I’m looking for a clean way to write a function that allows me to choose

which parameter to solve for assuming all others are known. Is it good

design to do something like this: ?

class Foo

def initialize(x, y, z)

@x, @y, @z = x, y, z

end

def function(var)

if @x.nil?

@x = var

elsif @y.nil?

@y = var

else

@z = var

end

@x + @y + @z

end

end

z = Foo.new(1, 2, nil)

z.function(3)

=> 6

??

What do you mean?

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On 03/02/2009, at 5:10 PM, Jason L.

```
if @x.nil?
@x = var
```

This could be rewritten as

```
@x ||= var
```

```
elsif @y.nil?
```

What if @x and @y are nil? You might want to use

```
@y ||= var
@z ||= var
```

instead – depending on what you want of course.

This could be rewritten as

```
@x ||= var
```

I totally misread the code. Sorry. Brian seems to be on the right

track.

adder = lambda { |x,y,z| x+y+z }

z = lambda { |z| adder[1,2,z] }

z[3]

This is what I want: write my equation one time then use that equation

in many different ways - solve for any one variable of my choice without

re-writing the equation. Thank you so much!

But I still think some flavour of currying is what you want. Is it

important that arbitrary parameters are fixed, rather than just the

left-most ones?

It is important that arbitrary parameters are fixed as long as only one

parameter is unknown.

Thank you.

Jason L. wrote:

adder = lambda { |x,y,z| x+y+z }

z = lambda { |z| adder[1,2,z] }

z[3]

This is what I want: write my equation one time then use that equation

in many different ways - solve for any one variable of my choice without

re-writing the equation. Thank you so much!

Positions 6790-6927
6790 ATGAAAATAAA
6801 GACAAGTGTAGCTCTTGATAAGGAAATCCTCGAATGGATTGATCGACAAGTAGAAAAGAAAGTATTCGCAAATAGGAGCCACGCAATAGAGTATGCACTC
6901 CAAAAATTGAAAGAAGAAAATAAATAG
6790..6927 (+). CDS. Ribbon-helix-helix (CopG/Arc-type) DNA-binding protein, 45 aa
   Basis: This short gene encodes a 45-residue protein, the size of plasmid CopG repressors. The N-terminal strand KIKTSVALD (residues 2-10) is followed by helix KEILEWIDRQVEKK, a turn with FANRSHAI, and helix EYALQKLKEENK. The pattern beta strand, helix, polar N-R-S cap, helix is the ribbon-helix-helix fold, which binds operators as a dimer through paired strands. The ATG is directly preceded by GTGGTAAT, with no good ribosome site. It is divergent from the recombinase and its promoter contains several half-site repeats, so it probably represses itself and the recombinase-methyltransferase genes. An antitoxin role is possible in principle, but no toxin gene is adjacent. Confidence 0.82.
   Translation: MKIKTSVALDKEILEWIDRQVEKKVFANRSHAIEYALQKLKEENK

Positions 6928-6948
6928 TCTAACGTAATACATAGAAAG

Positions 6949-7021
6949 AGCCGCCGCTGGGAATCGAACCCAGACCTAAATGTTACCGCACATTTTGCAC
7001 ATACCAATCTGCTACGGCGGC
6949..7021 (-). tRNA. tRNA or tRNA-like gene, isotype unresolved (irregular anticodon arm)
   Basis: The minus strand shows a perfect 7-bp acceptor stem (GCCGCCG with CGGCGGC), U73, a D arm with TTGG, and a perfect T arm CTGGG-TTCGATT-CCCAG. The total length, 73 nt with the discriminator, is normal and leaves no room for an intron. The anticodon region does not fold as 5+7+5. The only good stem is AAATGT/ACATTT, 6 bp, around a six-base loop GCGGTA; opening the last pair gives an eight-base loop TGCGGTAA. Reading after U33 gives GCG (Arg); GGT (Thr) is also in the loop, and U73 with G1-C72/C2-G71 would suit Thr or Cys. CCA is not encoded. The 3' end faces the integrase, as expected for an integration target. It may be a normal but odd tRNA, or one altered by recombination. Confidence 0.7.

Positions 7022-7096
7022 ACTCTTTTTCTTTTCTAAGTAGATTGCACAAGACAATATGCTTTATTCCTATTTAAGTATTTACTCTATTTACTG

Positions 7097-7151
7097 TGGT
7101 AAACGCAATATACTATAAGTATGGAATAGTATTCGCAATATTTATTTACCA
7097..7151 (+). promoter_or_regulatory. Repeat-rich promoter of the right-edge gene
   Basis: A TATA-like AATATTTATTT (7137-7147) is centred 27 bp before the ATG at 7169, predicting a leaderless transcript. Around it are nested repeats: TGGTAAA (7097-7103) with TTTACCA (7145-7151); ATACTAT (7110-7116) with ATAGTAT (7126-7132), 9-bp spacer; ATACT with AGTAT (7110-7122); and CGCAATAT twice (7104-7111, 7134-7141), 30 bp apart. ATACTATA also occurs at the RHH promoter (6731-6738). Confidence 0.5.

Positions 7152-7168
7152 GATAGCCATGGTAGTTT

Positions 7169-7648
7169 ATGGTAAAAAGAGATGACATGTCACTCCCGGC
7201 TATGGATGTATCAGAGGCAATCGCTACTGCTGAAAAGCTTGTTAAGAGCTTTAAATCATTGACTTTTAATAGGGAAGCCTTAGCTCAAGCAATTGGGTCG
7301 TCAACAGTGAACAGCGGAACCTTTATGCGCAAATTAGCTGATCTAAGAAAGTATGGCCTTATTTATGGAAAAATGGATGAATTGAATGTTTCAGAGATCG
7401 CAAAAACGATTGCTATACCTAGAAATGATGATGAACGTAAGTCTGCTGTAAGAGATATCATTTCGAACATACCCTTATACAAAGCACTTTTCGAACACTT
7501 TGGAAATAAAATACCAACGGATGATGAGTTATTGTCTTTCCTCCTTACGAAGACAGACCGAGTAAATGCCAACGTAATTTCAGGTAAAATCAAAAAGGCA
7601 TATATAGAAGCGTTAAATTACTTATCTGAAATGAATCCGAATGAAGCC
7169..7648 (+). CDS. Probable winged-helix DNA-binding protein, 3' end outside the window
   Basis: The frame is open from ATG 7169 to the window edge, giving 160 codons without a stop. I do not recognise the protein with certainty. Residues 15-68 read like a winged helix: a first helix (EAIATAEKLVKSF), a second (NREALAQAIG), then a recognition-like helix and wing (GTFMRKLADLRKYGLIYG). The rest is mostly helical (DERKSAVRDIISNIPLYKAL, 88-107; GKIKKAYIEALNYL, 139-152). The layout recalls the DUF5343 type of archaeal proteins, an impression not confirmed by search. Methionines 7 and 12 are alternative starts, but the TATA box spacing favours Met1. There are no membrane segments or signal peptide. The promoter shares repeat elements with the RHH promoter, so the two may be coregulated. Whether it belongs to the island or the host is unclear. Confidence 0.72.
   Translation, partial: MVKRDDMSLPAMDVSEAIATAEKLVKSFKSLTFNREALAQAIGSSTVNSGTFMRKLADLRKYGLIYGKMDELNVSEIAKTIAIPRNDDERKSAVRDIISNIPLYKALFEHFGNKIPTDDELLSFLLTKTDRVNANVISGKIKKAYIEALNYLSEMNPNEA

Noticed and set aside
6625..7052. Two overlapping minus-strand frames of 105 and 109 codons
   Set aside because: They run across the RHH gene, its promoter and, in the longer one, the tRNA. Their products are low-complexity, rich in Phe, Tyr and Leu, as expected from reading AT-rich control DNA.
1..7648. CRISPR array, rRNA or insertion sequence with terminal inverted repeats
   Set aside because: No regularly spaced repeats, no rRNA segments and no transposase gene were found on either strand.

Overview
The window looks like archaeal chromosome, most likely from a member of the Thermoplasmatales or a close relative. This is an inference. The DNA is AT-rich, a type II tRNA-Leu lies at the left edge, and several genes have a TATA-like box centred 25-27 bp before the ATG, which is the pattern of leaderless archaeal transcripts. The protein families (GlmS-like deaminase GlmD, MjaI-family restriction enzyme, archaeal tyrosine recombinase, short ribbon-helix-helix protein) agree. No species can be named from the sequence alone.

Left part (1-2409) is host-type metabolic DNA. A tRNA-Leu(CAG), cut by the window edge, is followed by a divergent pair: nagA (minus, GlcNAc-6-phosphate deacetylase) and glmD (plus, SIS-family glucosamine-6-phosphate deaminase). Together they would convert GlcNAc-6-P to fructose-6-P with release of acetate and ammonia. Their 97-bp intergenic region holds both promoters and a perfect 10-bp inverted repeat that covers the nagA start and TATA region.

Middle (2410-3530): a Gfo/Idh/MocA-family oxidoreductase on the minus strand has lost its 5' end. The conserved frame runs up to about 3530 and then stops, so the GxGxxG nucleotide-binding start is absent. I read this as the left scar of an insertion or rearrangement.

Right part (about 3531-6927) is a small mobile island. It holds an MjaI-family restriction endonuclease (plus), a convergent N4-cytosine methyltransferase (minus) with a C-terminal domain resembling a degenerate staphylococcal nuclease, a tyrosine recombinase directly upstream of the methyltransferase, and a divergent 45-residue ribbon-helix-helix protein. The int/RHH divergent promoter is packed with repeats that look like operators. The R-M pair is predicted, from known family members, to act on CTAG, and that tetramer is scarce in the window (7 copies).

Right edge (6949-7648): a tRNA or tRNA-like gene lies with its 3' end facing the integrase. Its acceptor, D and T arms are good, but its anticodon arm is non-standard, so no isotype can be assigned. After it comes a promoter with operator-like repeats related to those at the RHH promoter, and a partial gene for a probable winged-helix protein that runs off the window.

But I still think some flavour of currying is what you want. Is it

important that arbitrary parameters are fixed, rather than just the

left-most ones?

It is important that arbitrary parameters are fixed as long as only one

parameter is unknown.

If the logic is to be hard-coded then maybe

f2 = lambda { |y| adder[1,y,3] }

is good enough for you. Otherwise, writing a currying function which

fixes arbitrary parameters is left as an exercise

Jason L. wrote:

I’m looking for a clean way to write a function that allows me to choose

which parameter to solve for assuming all others are known. Is it good

design to do something like this: ?

class Foo

def initialize(x, y, z)

@x, @y, @z = x, y, z

end

def function(var)

if @x.nil?

@x = var

elsif @y.nil?

@y = var

else

@z = var

end

@x + @y + @z

end

end

z = Foo.new(1, 2, nil)

z.function(3)

=> 6

Hmm, is this some sort of currying?

adder = lambda { |x,y,z| x+y+z }

z = lambda { |z| adder[1,2,z] }

z[3]

You could perhaps factor this out into some sort of fix_args method.

Ruby 1.9 has Proc#curry, but I think this only fixes from the left.

Jason L. wrote:

class Foo

def initialize(x, y, z)

@x, @y, @z = x, y, z

end

def function(var)

if @x.nil?

@x = var

elsif @y.nil?

@y = var

else

@z = var

end

@x + @y + @z

end

end

z = Foo.new(1, 2, nil)

z.function(3)

=> 6

Also, if this is really the pattern you want (an object holding default

values for each of the args), then you probably don’t want to modify the

instance variables between invocations. So here is a more general

version:

class Foo

def initialize(*args)

@args = args

end

def function(*more)*

# for each nil argument, pick one from ‘more’

calculate(@args.collect { |x| x || more.shift })

end

def calculate(x,y,z)

x + y + z

end

end

z = Foo.new(1,2,nil)

z.function(3)

q = Foo.new(nil,nil,6)

q.function(4,5)

But I still think some flavour of currying is what you want. Is it

important that arbitrary parameters are fixed, rather than just the

left-most ones?